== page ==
A Bioinformatic Approach to Identify New Metabolic Targets in Prostate Cancer
C Priolo, J Lamb, G Zadra, D Oldridge, E Palescandolo, E Sicinska, M Loda. Dana Farber Cancer Institute, Harvard Medical School, Boston, MA; Brigham and Women's Hospital, Harvard Medical School, Boston, MA; Broad Institute, Harvard and MIT, Cambridge, MA
Background: Cancer cells undergo fundamental changes in their metabolism, including a shift from mitochondrial respiration to a higher rate of glycolysis and an increase in de novo fatty acid synthesis. To this end, we focused our attention on the role of the metabolic enzyme Fatty Acid Synthase (FASN) as an oncogene and a potential drug target in prostate cancer (PCa), and showed that FASN overexpression is able to transform immortalized prostate epithelial cells (PrECs).
Design: We used gene microarray data and KEGG as pathway visualization tool to map metabolic changes induced by FASN during transformation of PrECs. In order to identify drugs that could contrast these metabolic effects, we applied the bioinformatic approach Connectivity Map, which uses pattern-matching tools to detect similarities between gene expression signatures of cells treated with various drugs and those obtained by overexpressing or silencing genes. We compared the transcriptome of PrEC-FASN to gene expression data from human cancer cells treated with an extensive library of compounds.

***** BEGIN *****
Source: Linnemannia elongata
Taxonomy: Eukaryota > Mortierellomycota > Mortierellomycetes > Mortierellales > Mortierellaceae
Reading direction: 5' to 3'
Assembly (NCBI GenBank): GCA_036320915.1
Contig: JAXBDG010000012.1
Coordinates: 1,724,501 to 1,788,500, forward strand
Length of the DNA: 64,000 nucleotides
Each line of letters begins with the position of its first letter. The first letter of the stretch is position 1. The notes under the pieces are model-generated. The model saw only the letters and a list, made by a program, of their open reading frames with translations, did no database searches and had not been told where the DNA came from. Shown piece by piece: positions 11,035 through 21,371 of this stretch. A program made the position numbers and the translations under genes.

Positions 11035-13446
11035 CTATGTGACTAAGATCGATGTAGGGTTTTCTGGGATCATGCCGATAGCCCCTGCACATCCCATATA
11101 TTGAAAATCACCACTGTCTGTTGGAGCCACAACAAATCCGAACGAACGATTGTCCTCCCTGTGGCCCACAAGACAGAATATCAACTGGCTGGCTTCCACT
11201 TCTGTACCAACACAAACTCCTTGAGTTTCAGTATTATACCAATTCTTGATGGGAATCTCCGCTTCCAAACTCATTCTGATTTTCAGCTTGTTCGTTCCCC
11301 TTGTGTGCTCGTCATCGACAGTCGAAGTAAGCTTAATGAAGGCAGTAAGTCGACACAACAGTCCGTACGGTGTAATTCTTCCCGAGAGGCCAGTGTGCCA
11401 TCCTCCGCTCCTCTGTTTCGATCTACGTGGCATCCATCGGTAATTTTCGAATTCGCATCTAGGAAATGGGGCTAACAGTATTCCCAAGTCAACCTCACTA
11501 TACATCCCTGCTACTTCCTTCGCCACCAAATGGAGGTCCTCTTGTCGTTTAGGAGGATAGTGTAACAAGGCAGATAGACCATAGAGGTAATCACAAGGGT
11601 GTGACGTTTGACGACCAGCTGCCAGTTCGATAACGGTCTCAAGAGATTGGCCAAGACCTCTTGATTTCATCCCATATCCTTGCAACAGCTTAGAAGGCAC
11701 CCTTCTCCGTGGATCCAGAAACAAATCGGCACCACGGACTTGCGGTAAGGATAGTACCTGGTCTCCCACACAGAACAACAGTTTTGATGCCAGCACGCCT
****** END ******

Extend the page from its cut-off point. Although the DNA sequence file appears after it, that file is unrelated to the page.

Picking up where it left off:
Results: FASN-driven transformation of PrECs is characterized by a remarkable increase in the expression of enzymes of glycolysis and oxidative phosphorylation, in addition to the expected lipid synthesis boost. These results suggest a global impact of FASN overexpression on the metabolism of normal as well as cancer cells. By the Connectivity Map approach, we obtained a list of 14 drugs inducing gene expression profile changes that were inversely correlated with the FASN signature, thus being potentially able to inhibit the FASN phenotype. Some of these compounds are known metabolic poisons, while others are currently in the clinic for non-tumor applications, though they were not previously known for their properties as metabolic perturbagens.
Conclusions: We mapped metabolic changes induced by FASN in prostate epithelium and identified compounds potentially able to neutralize the FASN metabolic phenotype. Pre-clinical validation of these compounds is ongoing.
Category: Special Category for 2009 - Pan-genomic/Pan-proteomic approaches to Cancer
Tuesday, March 10, 2009 9:30 AM
Poster Session III # 234, Tuesday Morning